Facebook boss Mark Zuckerberg released Wednesday, March 6, 2019 a forum on his social network. He looks back on the group's strategy, which he believes should make a shift toward greater privacy for their users.
It is a long time ago, when Mark Zuckerberg felt that privacy was a "social norm exceeded". Nearly ten years after this media release, Facebook boss took the pen Wednesday, March 6, 2019 to deliver his vision of the future of its social networks. "I imagine that a platform based on secure communications will surpass today's open platforms.Privacy gives users the freedom to be themselves and to join more naturally," said Mark Zuckerberg, in a long text that resembles a half-hearted apology following the Cambridge Analytica scandal that rocked the Internet giant in 2018.


The leader highlights Facebook's bad reputation for data protection services. It ensures to be ready to evolve the service to remedy it ... even to refocus its activity on features that are not initially part of its DNA. "Courier services, private groups and ephemeral stories are driving growth in online communication," says Mark Zuckerberg, "and users are also keen to have a history of what they share."

The future of Facebook will be based on certain security principles that are already making the success of its subsidiary WhatsApp. Private interactions, encrypted end-to-end, and ephemeral content: these features will be deployed on all applications of the group (Messenger, Instagram and WhatsApp, ed), which will become otherwise fully compatible. No more saturation of the storage of your phones with multiple applications: only one of them will communicate with your relationships, regardless of the service used. "These changes will be progressively implemented in the coming years (...) and not behind closed doors, and we hope to be able to proceed openly and collaboratively," says Zuckerberg.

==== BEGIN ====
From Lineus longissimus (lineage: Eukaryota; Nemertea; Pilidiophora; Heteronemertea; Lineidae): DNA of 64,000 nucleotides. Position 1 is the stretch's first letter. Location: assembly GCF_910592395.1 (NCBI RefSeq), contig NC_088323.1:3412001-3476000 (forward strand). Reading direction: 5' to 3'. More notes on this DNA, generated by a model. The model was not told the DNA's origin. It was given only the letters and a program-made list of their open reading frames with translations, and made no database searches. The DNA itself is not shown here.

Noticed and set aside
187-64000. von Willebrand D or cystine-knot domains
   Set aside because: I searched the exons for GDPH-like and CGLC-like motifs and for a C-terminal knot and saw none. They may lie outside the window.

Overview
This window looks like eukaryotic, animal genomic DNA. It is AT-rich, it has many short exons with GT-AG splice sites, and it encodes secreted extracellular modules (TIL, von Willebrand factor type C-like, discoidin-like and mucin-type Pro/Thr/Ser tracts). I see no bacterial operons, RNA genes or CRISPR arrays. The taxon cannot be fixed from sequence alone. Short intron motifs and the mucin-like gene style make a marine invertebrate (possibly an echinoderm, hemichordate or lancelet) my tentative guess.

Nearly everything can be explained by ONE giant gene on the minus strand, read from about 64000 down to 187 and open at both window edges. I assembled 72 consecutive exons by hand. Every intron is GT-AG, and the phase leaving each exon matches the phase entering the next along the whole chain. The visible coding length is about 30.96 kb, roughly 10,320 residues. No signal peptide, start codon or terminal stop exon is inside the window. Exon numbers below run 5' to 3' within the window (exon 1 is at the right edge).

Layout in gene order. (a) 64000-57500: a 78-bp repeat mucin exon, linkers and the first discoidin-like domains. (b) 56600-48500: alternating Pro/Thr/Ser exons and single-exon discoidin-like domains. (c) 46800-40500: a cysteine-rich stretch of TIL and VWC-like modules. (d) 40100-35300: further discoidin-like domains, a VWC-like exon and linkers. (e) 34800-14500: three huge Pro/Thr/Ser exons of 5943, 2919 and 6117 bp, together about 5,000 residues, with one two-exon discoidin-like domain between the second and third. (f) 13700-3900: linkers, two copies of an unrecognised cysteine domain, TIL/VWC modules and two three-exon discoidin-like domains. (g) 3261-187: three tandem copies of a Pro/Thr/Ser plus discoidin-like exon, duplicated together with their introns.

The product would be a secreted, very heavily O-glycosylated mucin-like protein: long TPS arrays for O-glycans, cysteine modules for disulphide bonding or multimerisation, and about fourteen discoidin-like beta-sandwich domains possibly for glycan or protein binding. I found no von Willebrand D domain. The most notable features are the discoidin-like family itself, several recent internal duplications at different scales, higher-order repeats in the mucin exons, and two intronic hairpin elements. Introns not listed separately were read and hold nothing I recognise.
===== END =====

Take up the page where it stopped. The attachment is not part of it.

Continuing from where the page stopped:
The boss of the Internet giant, however, does not fully bury open social networks. "They will continue to play an important role in reaching out to all of their knowledge, meeting new people or, more broadly, gaining a certain audience," he predicts. An evolution towards more data protection, so ... but by no means a denial.


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